Remains of USS Monitor sailors arrive at Dulles Airport

The wind rustled the red, white and blue flags on the two caskets. It blew the pantlegs of the waiting ceremonial guard, and it lifted the jumper flaps on the sailors’ uniforms.

It might have seemed familiar to the two shipmates whose bones were borne from the hold of an aircraft Thursday, a century and a half after they perished in a storm off the North Carolina coast.

But the two men, who died aboard the USS Monitor in 1862, were safe from the winds now, and back in the white-gloved hands of fellow sailors who were readying them for their burial Friday at Arlington National Cemetery.

The two sets of remains, which were found when the famous Monitor’s 150-ton turret was raised from the bottom of ocean in 2002, arrived at 11:30 a.m. at Washington Dulles International Airport.

They were flown through Atlanta on a Delta Airlines commercial flight from a military identification laboratory in Hawaii. There they had been studied for the past 10 years, and their identities sought, in vain.


The crew of the USS Monitor sit on the deck. (Library of Congress)

As the plane landed, passengers could be seen taking snapshots from the windows, and the plane’s pilot, Capt. Steve Manley, came down from the cockpit, stood at attention and saluted near the nose of his jet.

Manley had told the passengers about the remains, explained the history of the Monitor and asked that people stay in their seats until the caskets were unloaded.

As the gusts came, and quiet commands were issued, the caskets were then carried by a Navy Ceremonial Guard to two gray hearses, which took them to an Arlington funeral home to await burial Friday.

One of the most renowned vessels in history, the Monitor is famous for engaging in the first battle between ironclad warships on March 9, 1862. Its opponent was the formidable Confederate ship CSS Virginia, formerly the USS Merrimack.

The battle in Hampton Roads was a draw, but many people thought the Monitor had saved the Union from the Confederate behemoth.

The Monitor and its crew became national heroes. The ship was swarmed with visitors who begged for autographs. One woman, given a tour, kissed the guns. An emotional President Abraham Lincoln went aboard and reviewed the assembled crew, hat in hand.

But 10 months later as the Monitor was being towed off the coast of North Carolina, it got caught in a fierce storm, capsized and sank. It went undiscovered until a scientific team located the wreck in 1974.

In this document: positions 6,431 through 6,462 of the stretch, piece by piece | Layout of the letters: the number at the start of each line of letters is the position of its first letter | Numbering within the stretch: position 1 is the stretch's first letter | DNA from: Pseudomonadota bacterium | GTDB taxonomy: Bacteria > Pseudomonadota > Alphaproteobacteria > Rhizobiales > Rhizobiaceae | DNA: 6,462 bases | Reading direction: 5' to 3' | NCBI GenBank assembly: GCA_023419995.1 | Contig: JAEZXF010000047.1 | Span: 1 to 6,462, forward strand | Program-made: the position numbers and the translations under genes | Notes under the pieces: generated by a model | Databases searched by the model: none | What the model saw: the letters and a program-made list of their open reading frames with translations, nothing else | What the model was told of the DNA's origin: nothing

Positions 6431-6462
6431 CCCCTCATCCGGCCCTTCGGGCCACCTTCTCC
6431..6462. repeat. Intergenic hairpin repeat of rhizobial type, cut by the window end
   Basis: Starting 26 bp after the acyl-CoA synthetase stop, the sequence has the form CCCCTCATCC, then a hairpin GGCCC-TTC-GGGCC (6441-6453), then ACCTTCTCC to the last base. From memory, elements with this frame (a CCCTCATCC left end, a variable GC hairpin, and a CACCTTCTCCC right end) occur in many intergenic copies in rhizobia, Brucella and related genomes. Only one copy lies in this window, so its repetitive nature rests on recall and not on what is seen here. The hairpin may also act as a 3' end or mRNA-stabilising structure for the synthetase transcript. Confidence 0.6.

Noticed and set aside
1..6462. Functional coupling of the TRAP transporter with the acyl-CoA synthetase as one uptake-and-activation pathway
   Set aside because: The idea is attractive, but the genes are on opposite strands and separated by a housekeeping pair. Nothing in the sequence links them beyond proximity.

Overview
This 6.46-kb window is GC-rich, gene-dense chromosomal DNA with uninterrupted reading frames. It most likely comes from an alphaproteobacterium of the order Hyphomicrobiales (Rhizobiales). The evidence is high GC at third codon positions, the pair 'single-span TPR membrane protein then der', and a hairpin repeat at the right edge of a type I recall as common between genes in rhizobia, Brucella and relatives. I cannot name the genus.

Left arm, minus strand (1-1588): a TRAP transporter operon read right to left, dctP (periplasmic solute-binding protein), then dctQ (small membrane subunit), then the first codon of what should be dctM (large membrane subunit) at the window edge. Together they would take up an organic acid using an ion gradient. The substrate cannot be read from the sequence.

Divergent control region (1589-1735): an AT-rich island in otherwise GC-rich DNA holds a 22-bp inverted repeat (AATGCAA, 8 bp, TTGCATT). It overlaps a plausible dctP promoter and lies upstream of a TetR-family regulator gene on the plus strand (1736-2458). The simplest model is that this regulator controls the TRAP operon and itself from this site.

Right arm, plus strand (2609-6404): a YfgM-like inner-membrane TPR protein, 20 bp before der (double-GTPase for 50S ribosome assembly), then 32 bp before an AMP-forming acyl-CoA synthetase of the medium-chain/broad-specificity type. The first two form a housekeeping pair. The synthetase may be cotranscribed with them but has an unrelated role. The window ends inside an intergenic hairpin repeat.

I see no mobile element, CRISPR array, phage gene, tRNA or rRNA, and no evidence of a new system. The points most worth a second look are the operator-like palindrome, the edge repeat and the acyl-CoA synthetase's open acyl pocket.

Most of the Monitor’s crew escaped the sinking, but 16 men died, including the two who were trapped in the turret.

The names of all 16 are known, but experts could not determine which of them were the ones who were recovered.

One was a younger man, about 21, whose skull showed he had suffered a broken nose and whose feet were clad in a pair of beat-up, mismatched shoes.

The other man was older, about 35, and his bones showed that he might have had a limp from a previous injury. He also had a groove in his left front teeth, probably from clenching a pipe, and he wore a gold ring with a crude swirling pattern on a right-hand finger.

The arrival at Dulles was emotional for some of those who had been working on the Monitor project for years.

“I was thinking of the irony that these men who fought to preserve the Union flew over a United States last night that they couldn’t even have comprehended in 1862,” said David W. Alberg, superintendent of NOAA’s Monitor National Marine Sanctuary, who was aboard the plane.

“It’s reassuring that everything that they fought for was not in vain, that the nation not only survived but has thrived,” he said.

The funeral Friday is open to the public. After a service at the adjacent Fort Myer chapel, the men are to be buried at 4:30 p.m. in the cemetery’s Section 46.

Assistant Secretary of the Navy Juan M. Garcia, who was on hand to meet the plane, said: “It’s delivering on a commitment we make to every one of our sailors . . . you will to the maximum extent possible, you will be brought home . . . even if it takes a century and a half.”

Mike is a general assignment reporter who also covers Washington institutions and historical topics.
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